FMNR is transforming mindsets and lives in Kenya

July 22, 2022

By Hellen Owuor, Communications Officer, World Vision Kenya


What was once highly degraded land with deep gullies, as Joyce Wanyama describes it, is now a beautiful green parcel of land filled with crops, trees and pasture. Joyce comes from Keiyo South, Elgeyo Marakwet County in Kenya, a county where livelihoods often fall threat to climate variations that lead to drought, floods or landslides.

At a glance, you can’t miss spotting her ever tender grin. She is a hardworking and innovative farmer who doesn’t fear getting her hands dirty.

Joyce harvesting forage for her livestock. Ⓒ World Vision Photo/Hellen Owuor.

“I have a passion for farming. So when my family relocated here, I cleared all the vegetation including trees from our farmland with the hope of growing crops which didn’t do well at the time. Now I know that I damaged the land instead,” Joyce regrettably says.

This is where Joyce’s life also took a turn for the better. Due to the destruction caused on her land, she was selected to be among other lead farmers who would implement the Farmer Managed Natural Regeneration (FMNR) approach on their farmlands.

“During a community baraza in 2017, the chief nominated me because he felt that it was high time I learnt about conserving the environment. Indeed, it was a blessing to get this opportunity,” Joyce recalls. 

World Vision through the Central Rift Farmer Managed Natural Regeneration Scale-Up Project (CRIFSUP) trained selected lead farmers on FMNR, a low-cost approach of restoring tree cover that has proved to improve the lives of vulnerable communities socially, economically and environmentally. A population of over 33,000 (men, women and children) were reached in Kenya across the counties of Baringo, Elgeyo Marakwet and Nakuru by the end of Phase I of the CRIFSUP project in 2021.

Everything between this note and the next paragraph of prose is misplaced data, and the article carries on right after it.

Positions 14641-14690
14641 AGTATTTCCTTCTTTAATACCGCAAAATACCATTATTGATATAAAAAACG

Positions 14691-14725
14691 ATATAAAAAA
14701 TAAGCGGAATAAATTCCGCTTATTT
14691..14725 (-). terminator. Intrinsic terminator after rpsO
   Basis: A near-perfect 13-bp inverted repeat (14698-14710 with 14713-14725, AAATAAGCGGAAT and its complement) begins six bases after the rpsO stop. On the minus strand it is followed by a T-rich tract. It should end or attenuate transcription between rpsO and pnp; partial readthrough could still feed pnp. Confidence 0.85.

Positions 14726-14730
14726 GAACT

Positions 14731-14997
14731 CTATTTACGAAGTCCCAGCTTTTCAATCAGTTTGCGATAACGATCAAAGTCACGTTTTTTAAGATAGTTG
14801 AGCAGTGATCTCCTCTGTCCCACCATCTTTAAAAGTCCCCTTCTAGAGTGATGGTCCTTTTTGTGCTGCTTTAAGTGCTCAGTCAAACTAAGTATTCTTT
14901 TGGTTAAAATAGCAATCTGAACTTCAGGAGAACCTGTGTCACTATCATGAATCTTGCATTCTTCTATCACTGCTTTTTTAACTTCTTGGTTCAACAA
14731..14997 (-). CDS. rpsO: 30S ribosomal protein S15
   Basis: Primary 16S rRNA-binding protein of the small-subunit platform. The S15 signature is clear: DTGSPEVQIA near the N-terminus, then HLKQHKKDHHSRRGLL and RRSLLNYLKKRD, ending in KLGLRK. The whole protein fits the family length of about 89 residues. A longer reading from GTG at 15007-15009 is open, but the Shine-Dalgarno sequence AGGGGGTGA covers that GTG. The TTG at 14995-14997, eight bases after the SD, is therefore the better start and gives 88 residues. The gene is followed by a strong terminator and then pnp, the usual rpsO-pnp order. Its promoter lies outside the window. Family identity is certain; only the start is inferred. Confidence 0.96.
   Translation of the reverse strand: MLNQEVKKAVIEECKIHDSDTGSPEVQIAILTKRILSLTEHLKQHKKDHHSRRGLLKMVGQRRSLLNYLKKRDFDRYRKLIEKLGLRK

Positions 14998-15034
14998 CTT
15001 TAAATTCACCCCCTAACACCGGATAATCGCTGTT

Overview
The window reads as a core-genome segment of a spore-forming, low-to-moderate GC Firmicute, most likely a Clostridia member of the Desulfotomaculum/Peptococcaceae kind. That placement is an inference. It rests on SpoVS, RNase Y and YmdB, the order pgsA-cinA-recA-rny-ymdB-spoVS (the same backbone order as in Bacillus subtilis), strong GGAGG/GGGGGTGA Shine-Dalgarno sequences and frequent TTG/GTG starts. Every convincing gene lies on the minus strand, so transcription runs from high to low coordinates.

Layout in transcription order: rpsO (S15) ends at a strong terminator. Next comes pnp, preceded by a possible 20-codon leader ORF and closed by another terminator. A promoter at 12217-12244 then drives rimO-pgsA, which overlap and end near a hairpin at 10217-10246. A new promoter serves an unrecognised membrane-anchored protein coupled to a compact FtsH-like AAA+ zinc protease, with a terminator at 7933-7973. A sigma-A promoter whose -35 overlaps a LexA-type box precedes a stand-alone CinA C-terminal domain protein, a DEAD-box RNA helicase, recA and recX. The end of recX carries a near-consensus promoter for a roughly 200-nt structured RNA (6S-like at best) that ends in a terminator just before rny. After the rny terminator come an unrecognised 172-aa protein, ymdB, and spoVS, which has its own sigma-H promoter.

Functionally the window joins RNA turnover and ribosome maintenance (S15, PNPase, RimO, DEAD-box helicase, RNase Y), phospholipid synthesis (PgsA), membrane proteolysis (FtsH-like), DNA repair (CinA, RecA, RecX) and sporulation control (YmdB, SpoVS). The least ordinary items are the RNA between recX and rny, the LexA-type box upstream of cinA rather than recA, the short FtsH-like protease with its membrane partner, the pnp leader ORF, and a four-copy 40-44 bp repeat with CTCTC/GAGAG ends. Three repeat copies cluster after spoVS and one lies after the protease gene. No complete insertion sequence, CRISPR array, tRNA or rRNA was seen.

After the FMNR trainings, Joyce taught her husband on the same and requested for a piece of land to practice the approach.

Joyce prunes a tree on her farmland. She uses the pruned branches as firewood. World Vision Photo/Hellen Owuor.

“At first, my husband was reluctant and sarcastically asked whether we would survive on eating trees. However, after taking time to understand the benefits FMNR could have, even his mindset changed and that’s why we are here today,” she adds. 

Now Joyce enjoys the fruits of the tree-filled farm that was once barren land. She seldom buys vegetables or cereals from the market because she says their farm produces all they may need. The  farm partitions contain crops such as groundnuts, beans, pigeon peas, cassava, traditional vegetables and sorghum just to mention a few. To ensure her family gets a balanced diet, she also grows fruit trees such as mangoes, pawpaws and oranges. 

Joyce, her husband, Edward and their granddaughter, Blessing  under the shade of a mango tree. Blessing loves eating mangoes. World Vision Photo/Hellen Owuor.

The excitement that fills her face when she talks about the transformation witnessed in their homestead is heartwarming.